Miami Marlins

Alcantara plays from behind and the Miami Marlins drop their series against the Mets

The Miami Marlins’ Sandy Alcantara pitches against the New York Mets on Sunday, July 14, 2019, at Marlins Park.
The Miami Marlins’ Sandy Alcantara pitches against the New York Mets on Sunday, July 14, 2019, at Marlins Park. Getty Images

The first pitch set the tone.

The fourth inning decided the game.

And while Sandy Alcantara limited the damage as best he could, it wasn’t enough to make up for the tough situations he put himself in against the New York Mets on Sunday.

The end result: A 6-2, series-clinching loss at Marlins Park. The Marlins also lost the second game of the series 4-2 on Saturday after winning Friday’s opener 8-4.

Alcantara’s final line: Four earned runs on nine hits and two walks with six strikeouts in six innings of work. Alcantara, whose record drops to 4-9, threw 97 pitches, 70 of which were strikes.

The 23-year-old righty, fresh off his first MLB All-Star Game apperance, found himself playing catch up most of the day, a far cry from how he played during his complete-game shutout the last time he faced the Mets on May 19.

His first pitch, a low 94 mph four-seam fastball to Jeff McNeil, landed in the right-field seats for a solo home run.

His fourth inning put him in a bind.

Alcantara loaded the bases on a Robinson Cano single to center, a Wilson Ramos four-pitch walk and a Todd Frazier infield single. He traded an out for a run on an Adeiny Hechavarria groundout that scored Cano before re-loading the bases by walking pitcher Jacob deGrom. A Jeff McNeil fielder’s choice resulted in Wilson being forced out at home. A second infield single, this one by Michael Conforto, scored a second run in the inning. Alcantara struck out Pete Alonso to end the frame.

Four of the eight batters Alcantara faced in that fourth inning were hitting with the bases loaded.

“He limited the damage,” Marlins manager Don Mattingly said. “He kind of caused some of it with the walks, but he still gets out of it. It could have gotten really ugly there.”

The Mets tacked on their final run against Alcantara in the sixth. Hechavarria and pinch-hitter Luis Guillorme led off with singles to put runners on the corners. McNeil followed with a ground ball to first base that Garrett Cooper tried to turn for a double play. Cooper’s throw, however, sailed past second base. Hechavarria scored from third on the play.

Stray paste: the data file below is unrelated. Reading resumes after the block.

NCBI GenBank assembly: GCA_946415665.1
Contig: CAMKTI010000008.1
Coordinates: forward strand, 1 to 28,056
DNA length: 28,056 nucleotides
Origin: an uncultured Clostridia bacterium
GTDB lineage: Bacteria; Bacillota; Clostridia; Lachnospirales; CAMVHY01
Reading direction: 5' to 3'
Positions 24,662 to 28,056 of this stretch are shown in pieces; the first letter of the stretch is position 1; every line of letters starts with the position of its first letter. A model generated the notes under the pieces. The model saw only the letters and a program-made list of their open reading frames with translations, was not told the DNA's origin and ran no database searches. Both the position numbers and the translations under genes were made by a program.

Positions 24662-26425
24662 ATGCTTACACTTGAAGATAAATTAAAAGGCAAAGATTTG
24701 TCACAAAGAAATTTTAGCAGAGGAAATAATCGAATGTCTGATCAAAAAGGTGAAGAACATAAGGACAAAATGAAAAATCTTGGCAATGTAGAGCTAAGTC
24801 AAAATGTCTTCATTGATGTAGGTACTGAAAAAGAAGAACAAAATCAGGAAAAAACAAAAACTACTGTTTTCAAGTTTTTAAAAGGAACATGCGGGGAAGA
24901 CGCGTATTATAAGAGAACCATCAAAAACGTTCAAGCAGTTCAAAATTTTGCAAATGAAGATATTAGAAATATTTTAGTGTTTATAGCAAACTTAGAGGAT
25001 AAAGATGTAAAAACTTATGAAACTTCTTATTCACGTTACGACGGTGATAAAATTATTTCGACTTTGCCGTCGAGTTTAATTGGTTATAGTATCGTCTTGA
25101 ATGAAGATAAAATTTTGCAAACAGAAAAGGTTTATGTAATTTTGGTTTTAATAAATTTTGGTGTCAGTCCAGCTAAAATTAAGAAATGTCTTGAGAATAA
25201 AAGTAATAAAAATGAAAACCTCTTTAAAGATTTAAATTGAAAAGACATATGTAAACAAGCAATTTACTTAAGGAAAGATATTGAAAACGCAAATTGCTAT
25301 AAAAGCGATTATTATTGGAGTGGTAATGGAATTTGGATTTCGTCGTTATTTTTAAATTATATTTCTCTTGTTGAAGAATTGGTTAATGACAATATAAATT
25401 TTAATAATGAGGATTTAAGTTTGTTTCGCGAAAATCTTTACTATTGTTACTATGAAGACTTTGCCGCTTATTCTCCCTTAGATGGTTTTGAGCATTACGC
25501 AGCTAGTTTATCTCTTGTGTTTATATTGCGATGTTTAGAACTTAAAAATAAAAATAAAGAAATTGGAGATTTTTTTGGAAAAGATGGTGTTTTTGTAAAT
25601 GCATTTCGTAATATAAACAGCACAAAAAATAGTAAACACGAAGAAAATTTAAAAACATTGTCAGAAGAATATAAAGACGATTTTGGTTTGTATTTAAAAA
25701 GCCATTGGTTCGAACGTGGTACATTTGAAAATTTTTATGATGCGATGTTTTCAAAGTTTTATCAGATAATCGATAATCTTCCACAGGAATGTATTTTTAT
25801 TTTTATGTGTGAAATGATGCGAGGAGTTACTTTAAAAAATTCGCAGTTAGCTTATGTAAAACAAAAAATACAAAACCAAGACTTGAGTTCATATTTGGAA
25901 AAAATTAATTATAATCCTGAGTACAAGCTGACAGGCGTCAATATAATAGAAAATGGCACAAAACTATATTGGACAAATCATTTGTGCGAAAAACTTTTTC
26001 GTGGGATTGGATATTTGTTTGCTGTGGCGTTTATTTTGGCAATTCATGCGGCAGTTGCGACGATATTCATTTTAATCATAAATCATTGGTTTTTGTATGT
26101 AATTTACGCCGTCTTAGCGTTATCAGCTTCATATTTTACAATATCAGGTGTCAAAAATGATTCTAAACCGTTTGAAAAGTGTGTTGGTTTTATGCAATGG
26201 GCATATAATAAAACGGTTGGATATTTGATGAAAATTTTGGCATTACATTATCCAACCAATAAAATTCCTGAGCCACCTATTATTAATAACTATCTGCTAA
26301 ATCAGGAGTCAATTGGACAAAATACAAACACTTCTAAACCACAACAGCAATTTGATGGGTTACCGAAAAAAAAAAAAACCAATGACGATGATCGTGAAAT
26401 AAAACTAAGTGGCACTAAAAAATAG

“I think I was throwing pretty good,” Alcantara said. “A lot of soft contact, but that happens.”

The Mets (42-51) added two more runs on a Cano leadoff home run off Elieser Hernandez in the seventh and a Pete Alonso sacrifice fly against Wei-Yin Chen in the eighth.

The Marlins, meanwhile, had mixed success against deGrom and Mets pitching overall, leaving 12 runners on base in the loss. They scattered six hits and drew three walks against the three-time All-Star and reigning NL Cy Young Award winner but only scored one run in the process.

That run came in the second, when Miguel Rojas hit a two-out, bases-loaded single to right field. Curtis Granderson was thrown out at home after trying to score from second to end the inning. Rojas finished the game with three hits.

What they were able to do: Knock deGrom out of the game after five innings by pushing up his pitch count. That gave the Marlins four innings worth of opportunities against a Mets bullpen ranked 28th in MLB with a 5.54 ERA.

They couldn’t get that clutch hit even though they put traffic on the basepaths.

Three consecutive outs followed Starlin Castro’s leadoff single in the sixth against Justin Wilson.

They loaded the bases with one out in the seventh against Jeurys Familia only for Brian Anderson to be called out on strikes and Castro to ground into a fielder’s choice against Seth Lugo.

Cesar Puello singled with one out in the eighth against Robert Gsellman only for Bryan Holaday to line out and pinch-hitter Jorge Alfaro to be called out on strikes.

Garrett Cooper hit a solo home run, his 10th of the year, with two outs in the ninth and Anderson followed with a double in a rally attempt that started too late. Gsellman got Castro to ground out to third base to end the game.

“We had opportunities,” Rojas said. “... It was a tough day at the plate. To be honest with you, we’ve been putting good at-bats together and doing the plan that we’re committed to do.”

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Jordan McPherson covers the Miami Marlins and high school sports for the Miami Herald. He attended the University of Florida and covered the Gators athletic program for five years before joining the Herald staff in December 2017.